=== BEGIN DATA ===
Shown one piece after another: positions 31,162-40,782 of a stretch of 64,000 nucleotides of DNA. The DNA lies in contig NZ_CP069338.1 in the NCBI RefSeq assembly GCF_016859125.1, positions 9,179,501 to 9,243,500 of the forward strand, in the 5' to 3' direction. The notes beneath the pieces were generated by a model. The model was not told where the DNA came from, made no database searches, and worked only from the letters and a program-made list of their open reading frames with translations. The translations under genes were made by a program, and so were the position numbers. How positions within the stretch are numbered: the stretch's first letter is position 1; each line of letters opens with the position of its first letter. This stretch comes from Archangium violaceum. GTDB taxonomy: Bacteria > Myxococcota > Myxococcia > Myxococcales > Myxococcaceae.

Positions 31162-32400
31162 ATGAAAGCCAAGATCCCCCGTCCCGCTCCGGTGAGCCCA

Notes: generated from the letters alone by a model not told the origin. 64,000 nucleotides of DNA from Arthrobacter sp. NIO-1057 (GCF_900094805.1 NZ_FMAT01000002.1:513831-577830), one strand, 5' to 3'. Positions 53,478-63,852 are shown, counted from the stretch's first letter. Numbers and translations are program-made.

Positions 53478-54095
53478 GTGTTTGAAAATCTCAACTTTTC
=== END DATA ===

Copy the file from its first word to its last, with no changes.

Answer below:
Shown one piece after another: positions 31,162-40,782 of a stretch of 64,000 nucleotides of DNA. The DNA lies in contig NZ_CP069338.1 in the NCBI RefSeq assembly GCF_016859125.1, positions 9,179,501 to 9,243,500 of the forward strand, in the 5' to 3' direction. The notes beneath the pieces were generated by a model. The model was not told where the DNA came from, made no database searches, and worked only from the letters and a program-made list of their open reading frames with translations. The translations under genes were made by a program, and so were the position numbers. How positions within the stretch are numbered: the stretch's first letter is position 1; each line of letters opens with the position of its first letter. This stretch comes from Archangium violaceum. GTDB taxonomy: Bacteria > Myxococcota > Myxococcia > Myxococcales > Myxococcaceae.

Positions 31162-32400
31162 ATGAAAGCCAAGATCCCCCGTCCCGCTCCGGTGAGCCCA

Notes: generated from the letters alone by a model not told the origin. 64,000 nucleotides of DNA from Arthrobacter sp. NIO-1057 (GCF_900094805.1 NZ_FMAT01000002.1:513831-577830), one strand, 5' to 3'. Positions 53,478-63,852 are shown, counted from the stretch's first letter. Numbers and translations are program-made.

Positions 53478-54095
53478 GTGTTTGAAAATCTCAACTTTTC